Often referred to as fuel drums, steel drums are most commonly used for pharmaceuticals, fragrances, flammable chemicals, and other hazardous substances. Stainless steel drums, in particular, are used in anti-corrosive and sanitary applications. In addition to 55 gallon, 30 gallon steel drums are also available for non-bulk applications, often used with food products. However, steel barrels can rust when exposed to the elements, causing many companies to prefer non-rusting plastic drums.
Extremely strong and rigid, yet light-weight, plastic drums are often called blue barrels because they are typically blue in color. Plastic drums are often used to transport and store acidic and caustic liquids, powders, or other materials. Plastic barrels are ideal for liquid and low viscosity foods, solids and high viscous materials, lubricating oils, and chemicals.
Fiber drums are a low-cost alternative to steel drums. The most common application for fibre drums is the transportation of food products, including frozen or refrigerated goods such as cheese and ice cream. However, fiber drums are ideal for shipping or storing dry or solid materials, and are completely incinerable and stackable, as well as being the most easily recycled type of drum.
There are also many different types of 55 gallon storage containers that fit within the three main drum categories, such as water barrels, hazardous waste containers, and used drums.
Water barrels mainly collect and store water through ductwork that is fixed to rooftops of industrial buildings. However, they are also often used as rain barrels, which specifically collect and store rainwater runoff. The water barrel and rain barrel are both most often made from plastic.
Hazardous waste containers is a broad term for a wide range of industrial containers, including chemical drums, salvage drums, 55 gallon steel drums and 55 gallon plastic drums, that are used to store hazardous waste. Defined as any chemical waste that is not otherwise approved for trash or drain disposal, hazardous waste drums store hazardous waste materials including nitric oxide, aerosol cans, caustics, ceramic glazes, fertilizers, grease, disinfectants, and gasoline.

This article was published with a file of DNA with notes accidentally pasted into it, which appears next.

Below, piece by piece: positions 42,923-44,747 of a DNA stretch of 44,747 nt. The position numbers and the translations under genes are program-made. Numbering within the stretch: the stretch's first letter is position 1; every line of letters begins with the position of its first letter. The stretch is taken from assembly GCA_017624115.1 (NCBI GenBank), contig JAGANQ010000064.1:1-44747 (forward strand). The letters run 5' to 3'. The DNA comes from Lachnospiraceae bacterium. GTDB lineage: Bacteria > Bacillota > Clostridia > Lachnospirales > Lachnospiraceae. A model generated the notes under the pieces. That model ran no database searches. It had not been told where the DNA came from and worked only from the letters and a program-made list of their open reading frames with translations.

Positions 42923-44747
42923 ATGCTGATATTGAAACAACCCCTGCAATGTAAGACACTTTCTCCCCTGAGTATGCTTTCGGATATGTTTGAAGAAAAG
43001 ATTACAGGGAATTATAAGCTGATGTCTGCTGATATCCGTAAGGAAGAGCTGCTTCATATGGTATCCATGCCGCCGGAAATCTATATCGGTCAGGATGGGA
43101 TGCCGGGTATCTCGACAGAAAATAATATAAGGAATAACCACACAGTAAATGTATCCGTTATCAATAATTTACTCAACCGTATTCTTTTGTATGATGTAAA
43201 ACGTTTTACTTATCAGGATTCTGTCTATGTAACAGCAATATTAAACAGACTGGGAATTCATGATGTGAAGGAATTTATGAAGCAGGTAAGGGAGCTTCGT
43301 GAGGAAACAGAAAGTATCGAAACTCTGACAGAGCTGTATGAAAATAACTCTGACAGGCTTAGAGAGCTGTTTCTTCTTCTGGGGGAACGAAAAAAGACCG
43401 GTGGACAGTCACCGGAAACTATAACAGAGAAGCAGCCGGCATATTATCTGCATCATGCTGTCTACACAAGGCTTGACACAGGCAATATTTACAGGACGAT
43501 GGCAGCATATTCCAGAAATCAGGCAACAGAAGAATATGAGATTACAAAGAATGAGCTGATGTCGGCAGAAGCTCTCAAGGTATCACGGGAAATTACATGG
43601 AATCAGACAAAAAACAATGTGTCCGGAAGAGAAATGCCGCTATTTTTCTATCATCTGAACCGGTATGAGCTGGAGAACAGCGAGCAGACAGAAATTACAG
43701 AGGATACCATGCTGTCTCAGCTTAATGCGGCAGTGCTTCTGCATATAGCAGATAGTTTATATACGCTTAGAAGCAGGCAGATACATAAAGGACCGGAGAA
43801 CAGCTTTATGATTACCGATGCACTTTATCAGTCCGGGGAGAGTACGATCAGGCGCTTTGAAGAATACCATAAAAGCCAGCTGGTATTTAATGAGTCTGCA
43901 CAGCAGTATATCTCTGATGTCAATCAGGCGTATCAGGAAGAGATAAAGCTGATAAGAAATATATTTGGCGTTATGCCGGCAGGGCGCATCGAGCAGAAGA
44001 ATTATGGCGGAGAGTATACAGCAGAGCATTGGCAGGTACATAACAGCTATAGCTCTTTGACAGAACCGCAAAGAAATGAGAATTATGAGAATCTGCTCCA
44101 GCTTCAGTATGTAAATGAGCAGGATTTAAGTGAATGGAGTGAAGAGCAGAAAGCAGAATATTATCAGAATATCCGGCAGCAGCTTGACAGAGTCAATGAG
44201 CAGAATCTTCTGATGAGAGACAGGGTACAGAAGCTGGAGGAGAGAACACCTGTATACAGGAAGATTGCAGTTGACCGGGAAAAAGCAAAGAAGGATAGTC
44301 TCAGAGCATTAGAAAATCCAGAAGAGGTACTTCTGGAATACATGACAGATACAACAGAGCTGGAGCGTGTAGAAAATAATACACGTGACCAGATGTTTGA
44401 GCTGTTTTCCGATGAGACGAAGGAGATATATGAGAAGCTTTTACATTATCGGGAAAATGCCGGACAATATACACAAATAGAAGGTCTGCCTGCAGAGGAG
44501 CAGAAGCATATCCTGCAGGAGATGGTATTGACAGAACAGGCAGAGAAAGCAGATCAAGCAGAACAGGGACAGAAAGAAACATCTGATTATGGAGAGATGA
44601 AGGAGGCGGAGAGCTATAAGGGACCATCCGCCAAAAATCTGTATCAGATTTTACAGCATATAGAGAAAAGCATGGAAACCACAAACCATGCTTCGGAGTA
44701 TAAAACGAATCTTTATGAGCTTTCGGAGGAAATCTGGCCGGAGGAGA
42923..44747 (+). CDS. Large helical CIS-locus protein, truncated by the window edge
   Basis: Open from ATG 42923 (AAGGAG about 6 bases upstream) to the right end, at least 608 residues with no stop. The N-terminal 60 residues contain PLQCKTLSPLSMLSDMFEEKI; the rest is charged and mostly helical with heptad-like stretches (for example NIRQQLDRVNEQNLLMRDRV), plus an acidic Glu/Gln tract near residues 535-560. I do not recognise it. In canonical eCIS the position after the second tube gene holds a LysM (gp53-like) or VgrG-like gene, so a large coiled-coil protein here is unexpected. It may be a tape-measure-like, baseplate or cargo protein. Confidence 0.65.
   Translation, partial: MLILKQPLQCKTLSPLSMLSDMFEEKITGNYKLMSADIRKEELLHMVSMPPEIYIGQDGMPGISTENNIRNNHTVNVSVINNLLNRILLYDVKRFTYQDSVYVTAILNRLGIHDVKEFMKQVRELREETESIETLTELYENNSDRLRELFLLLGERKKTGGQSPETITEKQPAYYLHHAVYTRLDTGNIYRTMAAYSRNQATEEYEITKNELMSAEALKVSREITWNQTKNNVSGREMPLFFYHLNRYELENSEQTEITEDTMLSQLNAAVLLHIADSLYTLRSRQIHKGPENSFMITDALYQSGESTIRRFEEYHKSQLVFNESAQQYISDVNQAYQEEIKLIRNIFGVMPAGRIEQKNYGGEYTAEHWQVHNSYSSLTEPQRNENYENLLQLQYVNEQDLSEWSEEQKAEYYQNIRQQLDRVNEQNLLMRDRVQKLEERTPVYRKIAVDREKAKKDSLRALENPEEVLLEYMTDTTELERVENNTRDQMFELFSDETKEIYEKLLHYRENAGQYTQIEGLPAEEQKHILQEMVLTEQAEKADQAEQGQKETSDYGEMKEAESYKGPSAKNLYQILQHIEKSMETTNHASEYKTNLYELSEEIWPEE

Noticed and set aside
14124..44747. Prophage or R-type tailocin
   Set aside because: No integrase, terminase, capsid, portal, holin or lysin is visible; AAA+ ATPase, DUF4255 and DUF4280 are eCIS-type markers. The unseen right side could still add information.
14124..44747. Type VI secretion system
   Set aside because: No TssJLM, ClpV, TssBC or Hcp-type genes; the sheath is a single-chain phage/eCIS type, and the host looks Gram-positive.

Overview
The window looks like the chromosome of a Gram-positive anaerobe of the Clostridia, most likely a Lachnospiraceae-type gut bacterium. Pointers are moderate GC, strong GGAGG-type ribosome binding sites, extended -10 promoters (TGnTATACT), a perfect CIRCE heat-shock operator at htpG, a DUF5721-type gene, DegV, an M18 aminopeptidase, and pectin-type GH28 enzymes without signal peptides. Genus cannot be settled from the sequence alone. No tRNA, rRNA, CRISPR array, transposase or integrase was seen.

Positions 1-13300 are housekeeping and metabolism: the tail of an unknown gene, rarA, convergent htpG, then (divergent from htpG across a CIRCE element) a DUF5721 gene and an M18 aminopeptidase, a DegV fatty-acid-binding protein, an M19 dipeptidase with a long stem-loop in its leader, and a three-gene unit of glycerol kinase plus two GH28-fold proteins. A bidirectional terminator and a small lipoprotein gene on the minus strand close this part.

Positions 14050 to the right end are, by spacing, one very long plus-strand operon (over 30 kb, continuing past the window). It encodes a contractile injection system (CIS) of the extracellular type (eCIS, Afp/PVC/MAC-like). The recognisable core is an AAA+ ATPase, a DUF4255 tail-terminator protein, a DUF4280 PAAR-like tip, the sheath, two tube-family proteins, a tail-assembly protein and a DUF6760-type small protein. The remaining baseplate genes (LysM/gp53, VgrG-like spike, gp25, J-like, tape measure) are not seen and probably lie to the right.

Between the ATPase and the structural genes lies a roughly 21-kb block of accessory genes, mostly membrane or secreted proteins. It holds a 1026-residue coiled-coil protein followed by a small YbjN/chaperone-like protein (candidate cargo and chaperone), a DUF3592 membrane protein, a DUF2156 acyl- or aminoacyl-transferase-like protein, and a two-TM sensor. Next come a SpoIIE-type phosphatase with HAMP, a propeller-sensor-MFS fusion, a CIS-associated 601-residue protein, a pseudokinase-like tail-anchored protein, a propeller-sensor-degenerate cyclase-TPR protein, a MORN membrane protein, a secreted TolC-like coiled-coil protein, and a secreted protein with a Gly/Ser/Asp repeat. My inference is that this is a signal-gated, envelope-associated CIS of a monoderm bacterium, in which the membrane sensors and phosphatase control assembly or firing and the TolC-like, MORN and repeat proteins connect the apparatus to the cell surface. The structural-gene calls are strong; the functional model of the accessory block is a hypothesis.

Used drums, also called reconditioned drums, can include used steel drums, used fiber drums and used plastic drums. An environmentally relevant activity, reconditioning process consists of flushing out and stripping the drum for continued use. Reconditioning is one of the safest methods of removing hazardous waste from used barrels.
Finally, as we touched in the "Design" and "Features" sections, 55 gallon drums can also be categorized as closed head and open head drums. The closed head drum, also called a tight head drums, has a permanent lid with a small opening to allow for the pouring out of the material enclosed. The open head drum, on the other hand, features removable heads, or lids.
55 gallon drums are a great way to send off cargo in bulk because of their great capacity and stackability.
Drums and barrels are also sustainable because they are frequently used more than once. Because they can be repurposed in so many different and creative ways (rain barrels, garden planters, dock floaties, trash bins, barriers, etc), 55 gallon plastic drums enjoy a particularly strong reputation as eco-friendly packaging.
In addition to the different types of industrial drums, 55 gallon drums have many drum accessories, one of which is the drum pump. A drum pump is a pneumatic pump that fits through a standard opening at the top of the drum. Consider investing in this accessory if your application involves transferring plastisols from industrial drums to dip molding tank reservoirs.
If your application involves mixing concrete or any other substance, consider getting a drum mixer. Drum mixers are an accessory usually used to mix concrete inside a revolving drum.
Another great accessory that everyone should have is the drum dolly. Drum dollies are a type of drum handler, used to move drums around a work site. They are equipped with wheels, so that you can transport them easily. Many also come with locking drum straps.
In general, users of 55 gallon drums must make sure that their drums and the contents of their drums match all standards set out by local, state and national authorities, as well as the industry within which they work.